Who am I kidding? Representative Brockman and most of his colleagues WANT to see public schools fail. There’s a lot of money to be made in privatizing education. Get out of Pearson’s pocket, and then we’ll talk about how teachers need to care more about our kids.

  4. Anonymous

    June 2, 2016 at 7:42 pm

    The schools are not failing African-American children…. THE STATE IS!!! The primary reason these students are not performing at grade level is because they live in poverty stricken areas and poor home environments. There are few to no resources for the families or the teachers who teach them. The teachers spend a tremendous amount of time feeding and clothing these children as well as taking care of their other basic needs. To the teachers who teach these low income children, their basic needs are a priority. The state is not funding the public schools properly. The supplies, food, clothes, bandaids, baby wipes (because that’s the closest thing we have to a bath), toothbrushes, and toothpaste are most often provided by the teachers. The problem does not lie in the schools but rather the unimaginable conditions these children live in. How can a student pass a test if they didn’t have a bed to sleep in the night before? How can a student be on grade level when they have been absent for 80 plus days because the parents are too high or drunk to get them to school. Or even worse (real life) they can’t pass a test because someone was using them as payment for their drugs. This is the real life that these representatives need to look at. Get off your high horse and quit blaming the schools and the teachers. If the problem lies in the schools, then invest time and money into the schools instead of taking it away and redistributing it to charter and private schools.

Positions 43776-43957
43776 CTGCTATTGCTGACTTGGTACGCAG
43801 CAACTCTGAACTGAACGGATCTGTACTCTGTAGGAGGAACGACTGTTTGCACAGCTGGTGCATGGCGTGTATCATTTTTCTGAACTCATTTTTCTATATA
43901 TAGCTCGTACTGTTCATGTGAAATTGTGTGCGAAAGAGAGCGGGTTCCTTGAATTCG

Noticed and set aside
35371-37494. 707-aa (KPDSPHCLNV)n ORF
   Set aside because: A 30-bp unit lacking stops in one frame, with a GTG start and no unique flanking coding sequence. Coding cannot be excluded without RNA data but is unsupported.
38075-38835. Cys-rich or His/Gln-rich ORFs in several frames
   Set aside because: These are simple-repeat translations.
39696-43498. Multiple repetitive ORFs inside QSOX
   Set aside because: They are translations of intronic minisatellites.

5. Jennifer Corby

    June 2, 2016 at 10:06 pm

    I challenge your WHOLE GROUP to take the 6th-grade EOG- to be graded upon.

  6. Jennifer Corby

    June 2, 2016 at 10:08 pm

    I challenge all of the House to take the 6th grade, 7th grade, and 8th grade Reading and Math EOGs, to be graded afterward! I don’t know how we’d keep it legal.

  7. Jennifer Corby

    June 2, 2016 at 10:11 pm

    Awaiting moderation? Really? When we teachers wait for months and months to find out how our scores fair????

  8. Jennifer Corby

    June 2, 2016 at 10:13 pm

    Sorry, “fare”?

  9. L. R.

    June 2, 2016 at 11:13 pm

    From a superior teacher in a low performing school,

    I’m in a Title 1, Priority school. My students grow 2 or more grade levels every year, but they don’t make proficient because they come to me reading at a 3rd, 4th, or 5th grade level. ( I teach 8th grade ELA.)

    Most of my students have never been out of the state, or even to the mountains or the coast. Many of their parents don’t speak or read English.

    When assessing the released versions of 8th grade reading EOG’S, they measure at lexile levels above 1180. That is 11th grade reading level according to most other state standards. NC makes the test much more difficult than it needs to be for 8th graders. Do they want our minority students to achieve? Do they want to sell out all minority laden public schools to for profit charters? If yes, why? Is the state government mandating forced Jim Crowe type rules for our minority students? Racism is apparently loud in clear in the NC legislature.